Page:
Her honesty is appreciated, and her sense of being an outsider seeking acceptance, knowledge and understanding propels this book. The more pertinent question is not whether Tamkin is qualified to undertake this project but whether she is discerning and insightful enough to add to the considerable conversation on Jewish religious, cultural and political identity that already exists ... Unfortunately, while she adeptly offers a serviceable overview of that debate, she misses the chance to fully analyze it and provide fresh thinking ... I began to think, when reading this book, that the writer is imprisoned by the title. It sets up the reader to expect fresh thinking about who is a Bad Jew, when really Tamkin is earnestly trying to understand how many in this crazy quilt of a nation are trying to be Good Jews.
Tamkin writes in a very accessible, conversational tone, and enlivens her historical narrative with anecdotes and personal comments. In addition to key political episodes — Rabbi Stephen S. Wise’s equivocal role as an advocate for Jews during the Holocaust; the trial of Julius and Ethel Rosenberg — she animates her account with frequent references to popular-culture figures...It’s an inviting introduction to American Jewish history ... To her credit, Emily Tamkin is also self-aware ... Readers, especially those with progressive leanings, will find a lot of food for thought in her honest, sobering reflections.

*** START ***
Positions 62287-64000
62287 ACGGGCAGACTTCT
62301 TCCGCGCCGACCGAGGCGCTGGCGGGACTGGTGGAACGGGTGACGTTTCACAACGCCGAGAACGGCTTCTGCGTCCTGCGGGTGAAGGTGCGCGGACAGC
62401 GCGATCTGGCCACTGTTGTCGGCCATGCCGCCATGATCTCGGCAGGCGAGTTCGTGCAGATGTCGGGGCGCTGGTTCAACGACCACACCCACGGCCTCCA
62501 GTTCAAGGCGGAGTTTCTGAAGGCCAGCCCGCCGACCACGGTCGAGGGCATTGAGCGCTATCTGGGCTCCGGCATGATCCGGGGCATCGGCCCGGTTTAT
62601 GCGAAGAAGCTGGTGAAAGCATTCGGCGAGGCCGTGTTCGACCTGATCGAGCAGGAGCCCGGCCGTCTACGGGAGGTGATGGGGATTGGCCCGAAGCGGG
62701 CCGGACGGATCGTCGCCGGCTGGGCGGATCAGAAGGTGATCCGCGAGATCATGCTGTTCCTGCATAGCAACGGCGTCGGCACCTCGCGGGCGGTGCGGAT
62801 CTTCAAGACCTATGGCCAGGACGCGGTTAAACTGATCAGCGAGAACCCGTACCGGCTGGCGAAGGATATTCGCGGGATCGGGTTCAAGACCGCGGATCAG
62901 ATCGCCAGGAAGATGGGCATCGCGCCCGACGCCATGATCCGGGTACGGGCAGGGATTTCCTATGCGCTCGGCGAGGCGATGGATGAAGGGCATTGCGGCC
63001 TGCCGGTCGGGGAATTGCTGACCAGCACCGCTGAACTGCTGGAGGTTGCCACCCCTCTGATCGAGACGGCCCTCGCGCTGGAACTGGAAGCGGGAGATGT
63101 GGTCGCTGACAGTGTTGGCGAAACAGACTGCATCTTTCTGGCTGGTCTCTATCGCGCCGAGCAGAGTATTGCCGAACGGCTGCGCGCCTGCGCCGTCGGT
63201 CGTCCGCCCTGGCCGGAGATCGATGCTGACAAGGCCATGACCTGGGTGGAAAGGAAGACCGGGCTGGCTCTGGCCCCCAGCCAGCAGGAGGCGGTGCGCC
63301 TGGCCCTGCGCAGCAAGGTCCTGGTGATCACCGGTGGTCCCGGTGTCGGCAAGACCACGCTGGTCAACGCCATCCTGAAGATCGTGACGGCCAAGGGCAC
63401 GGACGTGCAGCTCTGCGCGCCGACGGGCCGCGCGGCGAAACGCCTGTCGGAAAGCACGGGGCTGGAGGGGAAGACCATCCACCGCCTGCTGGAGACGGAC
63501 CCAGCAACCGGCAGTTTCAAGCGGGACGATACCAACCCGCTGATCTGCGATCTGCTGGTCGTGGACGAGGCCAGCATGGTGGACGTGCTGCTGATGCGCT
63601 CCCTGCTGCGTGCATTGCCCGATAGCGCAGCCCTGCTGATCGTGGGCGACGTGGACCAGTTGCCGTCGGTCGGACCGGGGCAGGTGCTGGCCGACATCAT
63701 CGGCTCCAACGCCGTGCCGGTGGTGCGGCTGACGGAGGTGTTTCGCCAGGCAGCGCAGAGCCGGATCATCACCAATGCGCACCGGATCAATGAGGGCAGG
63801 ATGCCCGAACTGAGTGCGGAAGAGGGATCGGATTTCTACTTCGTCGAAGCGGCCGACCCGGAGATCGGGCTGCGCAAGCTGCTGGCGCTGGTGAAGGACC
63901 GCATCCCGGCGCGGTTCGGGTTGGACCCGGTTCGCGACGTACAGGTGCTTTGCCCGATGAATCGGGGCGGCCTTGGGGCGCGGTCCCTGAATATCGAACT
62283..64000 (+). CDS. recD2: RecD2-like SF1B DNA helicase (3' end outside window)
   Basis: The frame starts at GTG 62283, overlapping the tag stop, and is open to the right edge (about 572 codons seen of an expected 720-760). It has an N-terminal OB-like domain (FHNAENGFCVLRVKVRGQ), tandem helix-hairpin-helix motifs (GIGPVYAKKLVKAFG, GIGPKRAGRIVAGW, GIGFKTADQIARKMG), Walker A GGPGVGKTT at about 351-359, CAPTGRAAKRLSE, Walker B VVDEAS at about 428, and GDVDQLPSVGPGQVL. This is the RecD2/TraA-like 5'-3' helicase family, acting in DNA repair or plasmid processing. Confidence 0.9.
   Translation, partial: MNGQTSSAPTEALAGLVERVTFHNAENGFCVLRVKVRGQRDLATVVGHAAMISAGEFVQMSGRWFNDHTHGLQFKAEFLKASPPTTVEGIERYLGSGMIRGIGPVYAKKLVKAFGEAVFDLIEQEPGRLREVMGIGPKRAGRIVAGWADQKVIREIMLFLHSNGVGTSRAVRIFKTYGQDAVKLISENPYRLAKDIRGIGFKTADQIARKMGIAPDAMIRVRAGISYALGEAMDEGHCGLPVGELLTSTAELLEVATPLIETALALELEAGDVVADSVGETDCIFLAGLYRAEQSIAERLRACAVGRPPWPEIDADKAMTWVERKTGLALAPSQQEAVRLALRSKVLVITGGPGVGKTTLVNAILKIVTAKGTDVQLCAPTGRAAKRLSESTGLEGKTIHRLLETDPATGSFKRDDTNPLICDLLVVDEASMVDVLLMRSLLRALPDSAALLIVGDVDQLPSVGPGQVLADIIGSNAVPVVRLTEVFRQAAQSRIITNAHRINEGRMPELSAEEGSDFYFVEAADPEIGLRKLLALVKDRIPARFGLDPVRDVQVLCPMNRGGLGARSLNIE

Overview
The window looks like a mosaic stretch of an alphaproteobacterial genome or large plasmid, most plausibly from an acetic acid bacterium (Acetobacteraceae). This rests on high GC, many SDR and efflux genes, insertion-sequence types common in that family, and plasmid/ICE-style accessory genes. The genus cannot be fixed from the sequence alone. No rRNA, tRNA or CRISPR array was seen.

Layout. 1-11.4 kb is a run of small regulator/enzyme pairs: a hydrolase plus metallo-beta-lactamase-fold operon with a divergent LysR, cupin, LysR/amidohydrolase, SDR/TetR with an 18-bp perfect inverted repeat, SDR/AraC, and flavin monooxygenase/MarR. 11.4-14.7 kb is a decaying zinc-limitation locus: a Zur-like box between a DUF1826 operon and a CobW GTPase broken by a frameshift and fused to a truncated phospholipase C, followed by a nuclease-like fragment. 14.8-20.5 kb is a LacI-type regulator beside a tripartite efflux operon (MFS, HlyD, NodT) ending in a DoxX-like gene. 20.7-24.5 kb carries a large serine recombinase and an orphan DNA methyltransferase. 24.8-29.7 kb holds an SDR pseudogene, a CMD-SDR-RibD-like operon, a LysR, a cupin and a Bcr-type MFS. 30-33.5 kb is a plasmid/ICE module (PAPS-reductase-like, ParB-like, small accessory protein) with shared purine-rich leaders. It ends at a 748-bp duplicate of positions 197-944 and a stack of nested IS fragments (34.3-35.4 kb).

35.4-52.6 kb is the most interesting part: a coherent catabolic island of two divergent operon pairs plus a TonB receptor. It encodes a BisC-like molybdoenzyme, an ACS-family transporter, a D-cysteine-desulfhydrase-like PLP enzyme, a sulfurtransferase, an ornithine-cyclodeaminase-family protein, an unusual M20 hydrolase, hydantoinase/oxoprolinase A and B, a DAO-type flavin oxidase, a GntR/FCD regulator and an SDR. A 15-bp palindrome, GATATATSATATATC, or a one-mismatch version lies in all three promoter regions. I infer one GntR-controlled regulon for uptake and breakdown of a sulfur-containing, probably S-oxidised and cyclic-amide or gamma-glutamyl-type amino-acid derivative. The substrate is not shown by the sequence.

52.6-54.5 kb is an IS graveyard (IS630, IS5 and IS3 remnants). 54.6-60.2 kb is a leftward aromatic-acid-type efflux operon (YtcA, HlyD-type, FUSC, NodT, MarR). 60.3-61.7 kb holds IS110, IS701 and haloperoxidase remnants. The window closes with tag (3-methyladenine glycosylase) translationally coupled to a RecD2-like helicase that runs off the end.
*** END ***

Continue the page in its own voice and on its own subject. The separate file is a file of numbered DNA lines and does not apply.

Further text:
Focusing on the twentieth and twenty-first centuries, the book draws from scores of interviews to make its various points. Some, like the discussion with Susannah Heschel, the daughter of civil rights icon Rabbi Abraham Joshua Heschel, are enlightening. Others, like those with Heschel’s other family members, are less so. Though Tamkin raises a wealth of questions about everything from religious observances to neoconservatism versus liberalism, there are not many answers, and that, ultimately, is the point when it comes to the identity of a group as diverse in beliefs and practices as American Jewry. This book is very wide-ranging, not always very deep, but always thought-provoking, and it offers many ideas for readers to explore further.